Focus on irrigation management
Vines have now completed flowering and most should have adequate canopies to ripen the crop load that has been set. Further canopy growth from this point is considered by some to be counterproductive because it requires higher levels of inputs of water and fertiliser, but also higher management inputs of trimming and spraying.
Irrigation management from this point on should be targeted at allowing the vine crops to grow and ripen. That means enough water to maintain photosynthesis and enough transpiration to cope with warmer weather events.
For reds, that means just enough irrigation to maintain vine function and protect it from heat events, but not so much that it continues to grow more canopies that need to be trimmed off. Tendrils should be starting to drop from this point and growing tips should be stalling.
Some whites require slightly more soil water potential to continue cell division in berries, but the risk is for tighter bunches later on that may be at risk of bunch rots, especially in Sauvignon Blanc.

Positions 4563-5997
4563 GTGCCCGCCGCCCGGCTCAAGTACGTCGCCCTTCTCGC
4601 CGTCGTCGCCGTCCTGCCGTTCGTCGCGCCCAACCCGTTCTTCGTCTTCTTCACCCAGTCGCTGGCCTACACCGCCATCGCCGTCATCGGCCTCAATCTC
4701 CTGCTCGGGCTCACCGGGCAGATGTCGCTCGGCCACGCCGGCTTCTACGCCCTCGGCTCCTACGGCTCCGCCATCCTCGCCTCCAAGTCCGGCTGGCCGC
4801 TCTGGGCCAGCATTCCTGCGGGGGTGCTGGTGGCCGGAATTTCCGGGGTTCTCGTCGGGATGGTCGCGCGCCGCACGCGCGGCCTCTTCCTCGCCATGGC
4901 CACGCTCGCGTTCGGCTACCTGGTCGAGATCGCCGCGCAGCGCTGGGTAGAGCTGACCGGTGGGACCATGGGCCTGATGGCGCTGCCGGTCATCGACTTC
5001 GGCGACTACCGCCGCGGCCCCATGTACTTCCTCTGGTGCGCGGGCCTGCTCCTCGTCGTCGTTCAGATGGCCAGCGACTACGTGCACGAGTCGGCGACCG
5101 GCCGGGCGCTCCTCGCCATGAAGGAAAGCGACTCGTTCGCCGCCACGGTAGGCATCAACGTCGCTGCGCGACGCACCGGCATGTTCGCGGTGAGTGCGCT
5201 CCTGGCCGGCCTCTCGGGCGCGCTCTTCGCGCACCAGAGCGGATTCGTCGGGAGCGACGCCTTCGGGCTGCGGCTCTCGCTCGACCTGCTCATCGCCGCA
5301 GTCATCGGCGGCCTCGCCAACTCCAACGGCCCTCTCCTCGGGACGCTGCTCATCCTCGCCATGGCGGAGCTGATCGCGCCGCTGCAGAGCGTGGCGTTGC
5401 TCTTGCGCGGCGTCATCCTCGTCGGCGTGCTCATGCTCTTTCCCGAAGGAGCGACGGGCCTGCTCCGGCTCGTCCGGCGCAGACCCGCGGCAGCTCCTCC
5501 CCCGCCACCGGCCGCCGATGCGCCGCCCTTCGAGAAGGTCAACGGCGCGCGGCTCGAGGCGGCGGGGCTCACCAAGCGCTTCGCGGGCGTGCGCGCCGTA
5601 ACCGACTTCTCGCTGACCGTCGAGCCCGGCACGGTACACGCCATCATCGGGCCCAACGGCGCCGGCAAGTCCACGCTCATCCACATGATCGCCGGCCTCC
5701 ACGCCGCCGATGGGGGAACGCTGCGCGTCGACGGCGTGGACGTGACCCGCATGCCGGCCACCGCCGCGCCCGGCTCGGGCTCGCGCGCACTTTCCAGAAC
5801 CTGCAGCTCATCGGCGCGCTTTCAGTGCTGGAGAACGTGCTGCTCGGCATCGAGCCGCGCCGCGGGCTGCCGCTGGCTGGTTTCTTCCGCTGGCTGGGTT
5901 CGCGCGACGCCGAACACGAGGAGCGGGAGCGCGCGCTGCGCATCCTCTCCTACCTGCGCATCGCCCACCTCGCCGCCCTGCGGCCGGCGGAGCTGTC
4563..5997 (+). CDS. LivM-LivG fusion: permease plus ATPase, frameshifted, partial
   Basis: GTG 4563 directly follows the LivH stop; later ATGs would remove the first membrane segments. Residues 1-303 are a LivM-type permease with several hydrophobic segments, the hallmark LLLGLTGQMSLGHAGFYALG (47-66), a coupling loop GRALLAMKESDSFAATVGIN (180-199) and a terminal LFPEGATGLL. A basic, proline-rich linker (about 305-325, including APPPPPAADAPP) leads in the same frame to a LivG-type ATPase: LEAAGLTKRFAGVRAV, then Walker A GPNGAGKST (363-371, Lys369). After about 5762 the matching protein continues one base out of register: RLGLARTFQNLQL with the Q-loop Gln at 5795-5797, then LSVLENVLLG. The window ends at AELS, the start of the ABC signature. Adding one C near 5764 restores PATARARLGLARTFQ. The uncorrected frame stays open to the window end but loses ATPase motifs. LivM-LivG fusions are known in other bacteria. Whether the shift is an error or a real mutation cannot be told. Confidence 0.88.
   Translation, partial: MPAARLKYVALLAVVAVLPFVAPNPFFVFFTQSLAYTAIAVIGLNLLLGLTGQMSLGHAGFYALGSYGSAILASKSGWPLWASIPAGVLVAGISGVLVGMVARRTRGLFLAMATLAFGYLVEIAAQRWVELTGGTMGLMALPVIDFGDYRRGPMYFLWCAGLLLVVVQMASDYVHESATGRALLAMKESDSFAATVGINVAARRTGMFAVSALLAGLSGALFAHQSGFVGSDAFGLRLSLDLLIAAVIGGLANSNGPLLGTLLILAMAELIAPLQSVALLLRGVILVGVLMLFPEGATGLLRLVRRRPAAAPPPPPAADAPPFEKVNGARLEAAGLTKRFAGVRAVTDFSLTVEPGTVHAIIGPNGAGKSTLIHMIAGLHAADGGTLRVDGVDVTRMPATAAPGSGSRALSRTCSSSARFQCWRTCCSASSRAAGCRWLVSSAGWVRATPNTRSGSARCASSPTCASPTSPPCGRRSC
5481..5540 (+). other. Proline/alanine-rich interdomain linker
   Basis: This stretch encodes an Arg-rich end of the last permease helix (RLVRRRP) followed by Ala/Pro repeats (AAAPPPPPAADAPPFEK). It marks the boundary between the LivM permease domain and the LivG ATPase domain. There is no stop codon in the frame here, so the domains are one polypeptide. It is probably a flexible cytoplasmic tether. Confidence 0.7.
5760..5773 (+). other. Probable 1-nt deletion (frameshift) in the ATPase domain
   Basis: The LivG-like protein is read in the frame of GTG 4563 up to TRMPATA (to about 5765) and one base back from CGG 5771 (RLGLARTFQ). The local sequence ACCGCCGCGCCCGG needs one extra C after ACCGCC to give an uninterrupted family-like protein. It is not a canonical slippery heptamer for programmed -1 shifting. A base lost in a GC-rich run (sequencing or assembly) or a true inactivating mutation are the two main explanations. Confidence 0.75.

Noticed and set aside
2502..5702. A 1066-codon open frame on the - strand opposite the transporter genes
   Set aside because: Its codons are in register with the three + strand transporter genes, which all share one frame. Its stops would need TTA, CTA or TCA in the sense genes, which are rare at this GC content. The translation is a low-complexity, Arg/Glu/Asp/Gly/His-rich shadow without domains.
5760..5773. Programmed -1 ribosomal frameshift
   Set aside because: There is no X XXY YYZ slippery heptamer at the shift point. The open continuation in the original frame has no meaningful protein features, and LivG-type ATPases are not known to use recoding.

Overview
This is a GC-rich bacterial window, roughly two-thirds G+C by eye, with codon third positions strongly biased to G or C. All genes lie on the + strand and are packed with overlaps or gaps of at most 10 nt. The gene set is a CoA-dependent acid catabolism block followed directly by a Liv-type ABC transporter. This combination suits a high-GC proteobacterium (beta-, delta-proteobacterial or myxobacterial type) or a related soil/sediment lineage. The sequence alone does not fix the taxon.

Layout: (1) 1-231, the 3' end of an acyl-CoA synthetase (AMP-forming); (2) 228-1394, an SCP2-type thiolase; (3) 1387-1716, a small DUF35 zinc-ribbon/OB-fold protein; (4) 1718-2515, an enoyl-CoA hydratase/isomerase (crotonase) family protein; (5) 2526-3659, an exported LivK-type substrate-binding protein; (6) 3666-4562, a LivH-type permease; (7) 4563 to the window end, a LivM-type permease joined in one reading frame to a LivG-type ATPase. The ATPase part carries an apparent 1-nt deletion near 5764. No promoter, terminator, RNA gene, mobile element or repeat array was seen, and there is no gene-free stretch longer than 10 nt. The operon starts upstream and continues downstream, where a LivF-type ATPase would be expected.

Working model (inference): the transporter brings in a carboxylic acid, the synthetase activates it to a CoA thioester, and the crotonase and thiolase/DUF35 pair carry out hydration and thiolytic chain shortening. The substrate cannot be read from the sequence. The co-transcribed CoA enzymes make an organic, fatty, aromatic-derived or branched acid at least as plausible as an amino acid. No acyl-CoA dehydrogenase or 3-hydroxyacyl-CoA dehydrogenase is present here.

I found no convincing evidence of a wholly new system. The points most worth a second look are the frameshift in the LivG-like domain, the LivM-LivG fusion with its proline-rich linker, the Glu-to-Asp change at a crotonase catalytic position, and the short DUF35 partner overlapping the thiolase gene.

Now is also the time to continue with your disease monitoring and control options.
Before you next spray, take the time to walk through your vineyard and get inside the canopies to have a look for disease. Find out if you need to adjust your program before it is too late and bunches close. Controlling disease in closed bunches is near impossible.
We are near the time when berries are becoming resistant to disease, but this does not mean they magically throw off any disease that is already present, it means they are resistant to new disease infection from germinating spores.
Your best defences against most diseases is UV light and airflow so maintaining canopies with dappled light will be easier to control disease than canopies that are dense and layered.